Emergency response and keeping an eye on personal behaviours were also looked at.

NGC implemented emergency response mechanisms such as the virtual emergency operations centre which enables faster mobilisation and enhanced communication whenever disaster strikes. The 2020 report also indicated that it had looked at working closer with the TT Emergency Mutual Aid Scheme, to treat with emergencies such as damages occurring because of hurricanes and earthquakes.

NGC also introduced mandatory training modules on process safety and life-saving rules as part of annual performance plans which would help streamline personal behaviour.

“Mechanisms such as ‘Lets Connect’ conversations and workplace inspections are also utilised to keep safety top of mind,” the report said.

Harrylal thanked NGC president Mark Loquan and other leaders in the group for their continued support in enhancing AIM systems. He added that support from the supply chain was critical in maintaining the systems in place, especially during covid19 when supply chain issues affected all businesses. “Without them none of this would have happened,” Harrylal said. “We have yet to hit optimization but that requires institutionalising all the practices across all the companies and ensuring that all employees understand all the elements that go into maintaining those practices.”

In applauding NGC on its turnaround from the 2015 audit Energy Minister Stuart Young said the NGC group should be an example to other state entities on being self-aware and proactive in its development.

“You can see this applying to WASA and TTEC. We have had our challenges in the electricity sector as well, with power generation,” he said. “Are you properly maintaining your assets? Are you doing what needs to be done? Do you have a maintenance schedule? Are you being proactive and predicting that you should change this piece of equipment or pipeline before something happens? Let that sink in.”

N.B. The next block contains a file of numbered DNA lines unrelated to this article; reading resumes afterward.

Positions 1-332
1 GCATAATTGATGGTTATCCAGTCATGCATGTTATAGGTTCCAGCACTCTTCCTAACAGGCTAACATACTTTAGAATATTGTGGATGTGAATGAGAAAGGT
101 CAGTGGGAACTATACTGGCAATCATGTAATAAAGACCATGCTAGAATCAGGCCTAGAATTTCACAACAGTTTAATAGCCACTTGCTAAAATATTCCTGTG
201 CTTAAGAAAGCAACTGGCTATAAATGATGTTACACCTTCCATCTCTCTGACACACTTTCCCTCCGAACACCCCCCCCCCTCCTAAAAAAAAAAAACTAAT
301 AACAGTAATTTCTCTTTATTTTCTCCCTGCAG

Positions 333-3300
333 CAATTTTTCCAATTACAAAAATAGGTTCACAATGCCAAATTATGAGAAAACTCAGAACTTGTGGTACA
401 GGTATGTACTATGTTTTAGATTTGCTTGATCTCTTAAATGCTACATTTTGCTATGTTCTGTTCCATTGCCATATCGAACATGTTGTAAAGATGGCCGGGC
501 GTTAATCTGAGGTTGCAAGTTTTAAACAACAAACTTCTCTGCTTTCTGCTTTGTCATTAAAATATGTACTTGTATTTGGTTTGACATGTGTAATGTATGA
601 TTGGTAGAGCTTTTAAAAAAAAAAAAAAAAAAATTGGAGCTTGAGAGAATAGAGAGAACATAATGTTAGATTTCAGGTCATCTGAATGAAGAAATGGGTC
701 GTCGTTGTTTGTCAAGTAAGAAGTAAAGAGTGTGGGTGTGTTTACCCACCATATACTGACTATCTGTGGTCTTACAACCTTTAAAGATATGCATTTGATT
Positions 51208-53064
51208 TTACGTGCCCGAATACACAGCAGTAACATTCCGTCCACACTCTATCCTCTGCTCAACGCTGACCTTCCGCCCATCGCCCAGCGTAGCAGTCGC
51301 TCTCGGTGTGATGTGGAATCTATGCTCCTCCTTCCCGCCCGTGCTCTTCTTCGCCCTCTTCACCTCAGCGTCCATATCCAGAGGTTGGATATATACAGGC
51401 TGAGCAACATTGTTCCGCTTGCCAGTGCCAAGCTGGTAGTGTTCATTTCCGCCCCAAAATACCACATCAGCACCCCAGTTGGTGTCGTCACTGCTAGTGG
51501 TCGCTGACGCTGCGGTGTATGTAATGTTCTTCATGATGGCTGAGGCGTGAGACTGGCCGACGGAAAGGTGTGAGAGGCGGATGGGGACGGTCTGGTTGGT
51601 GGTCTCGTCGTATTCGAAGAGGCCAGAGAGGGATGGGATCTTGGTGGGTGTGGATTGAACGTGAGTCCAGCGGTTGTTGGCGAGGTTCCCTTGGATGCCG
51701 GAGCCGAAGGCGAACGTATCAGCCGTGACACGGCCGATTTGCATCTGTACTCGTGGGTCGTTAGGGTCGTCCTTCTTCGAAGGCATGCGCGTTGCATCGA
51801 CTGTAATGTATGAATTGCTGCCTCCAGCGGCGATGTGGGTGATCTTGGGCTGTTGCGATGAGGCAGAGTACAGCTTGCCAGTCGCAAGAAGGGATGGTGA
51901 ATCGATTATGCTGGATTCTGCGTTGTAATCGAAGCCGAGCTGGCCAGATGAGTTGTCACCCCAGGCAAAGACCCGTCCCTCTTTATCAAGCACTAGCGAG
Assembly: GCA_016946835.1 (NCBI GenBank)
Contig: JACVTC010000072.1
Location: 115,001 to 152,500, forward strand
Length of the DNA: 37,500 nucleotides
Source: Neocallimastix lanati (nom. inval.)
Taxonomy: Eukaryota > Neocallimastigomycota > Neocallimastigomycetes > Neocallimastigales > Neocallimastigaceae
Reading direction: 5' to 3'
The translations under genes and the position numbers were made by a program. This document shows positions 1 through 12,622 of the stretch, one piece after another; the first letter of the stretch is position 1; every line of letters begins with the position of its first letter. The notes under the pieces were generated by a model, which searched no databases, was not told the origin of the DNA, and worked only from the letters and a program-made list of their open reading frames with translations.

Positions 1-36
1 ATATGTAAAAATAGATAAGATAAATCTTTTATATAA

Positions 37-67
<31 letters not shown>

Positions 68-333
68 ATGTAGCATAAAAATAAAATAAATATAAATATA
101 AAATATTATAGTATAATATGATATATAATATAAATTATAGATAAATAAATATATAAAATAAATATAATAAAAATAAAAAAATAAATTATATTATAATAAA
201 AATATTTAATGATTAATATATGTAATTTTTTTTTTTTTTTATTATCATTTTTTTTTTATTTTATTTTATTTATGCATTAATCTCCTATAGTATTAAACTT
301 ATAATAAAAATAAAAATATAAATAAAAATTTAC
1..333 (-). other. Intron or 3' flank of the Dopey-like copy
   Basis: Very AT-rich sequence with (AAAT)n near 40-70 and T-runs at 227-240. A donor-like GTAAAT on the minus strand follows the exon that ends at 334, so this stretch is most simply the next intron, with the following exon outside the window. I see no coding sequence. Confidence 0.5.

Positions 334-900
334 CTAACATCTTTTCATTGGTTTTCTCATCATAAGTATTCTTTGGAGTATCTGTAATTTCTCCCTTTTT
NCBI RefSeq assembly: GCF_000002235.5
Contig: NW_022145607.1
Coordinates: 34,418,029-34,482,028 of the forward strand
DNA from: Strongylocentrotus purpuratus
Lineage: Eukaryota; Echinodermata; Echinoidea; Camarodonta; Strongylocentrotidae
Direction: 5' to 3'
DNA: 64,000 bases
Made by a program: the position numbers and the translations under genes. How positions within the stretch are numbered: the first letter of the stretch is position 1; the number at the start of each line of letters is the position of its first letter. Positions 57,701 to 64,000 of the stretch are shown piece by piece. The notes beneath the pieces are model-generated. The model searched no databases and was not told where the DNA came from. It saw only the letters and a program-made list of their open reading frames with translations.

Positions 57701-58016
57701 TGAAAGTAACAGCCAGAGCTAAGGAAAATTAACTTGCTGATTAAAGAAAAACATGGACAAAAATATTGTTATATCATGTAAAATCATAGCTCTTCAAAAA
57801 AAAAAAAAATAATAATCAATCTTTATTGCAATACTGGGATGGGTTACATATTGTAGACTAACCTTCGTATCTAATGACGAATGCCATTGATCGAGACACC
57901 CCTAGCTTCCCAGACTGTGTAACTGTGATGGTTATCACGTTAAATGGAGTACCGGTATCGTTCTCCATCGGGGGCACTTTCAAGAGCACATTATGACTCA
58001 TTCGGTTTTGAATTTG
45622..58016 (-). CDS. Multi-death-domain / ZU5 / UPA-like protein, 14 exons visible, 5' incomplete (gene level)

“We have a problem with proper maintenance and that is something that needs to be addressed,” he added.

After his speech he said that not only other companies, but the entire nation could benefit from following NGC’s example.

“We all have to maintain the assets we have,” he said. “At your home you are not waiting for everything to break down at home before we address a situation. If we see a water leak at home, you address it or your keep checking to make sure there isn’t a complete breakdown. It is a culture that we have to get more into as a nation. Let us maintain the things we have. Let’s put in preventative measures. Let’s have routine maintenance across all our assets, and the customer will get a much better result for their money.”


"NGC AIMs higher with asset integrity management"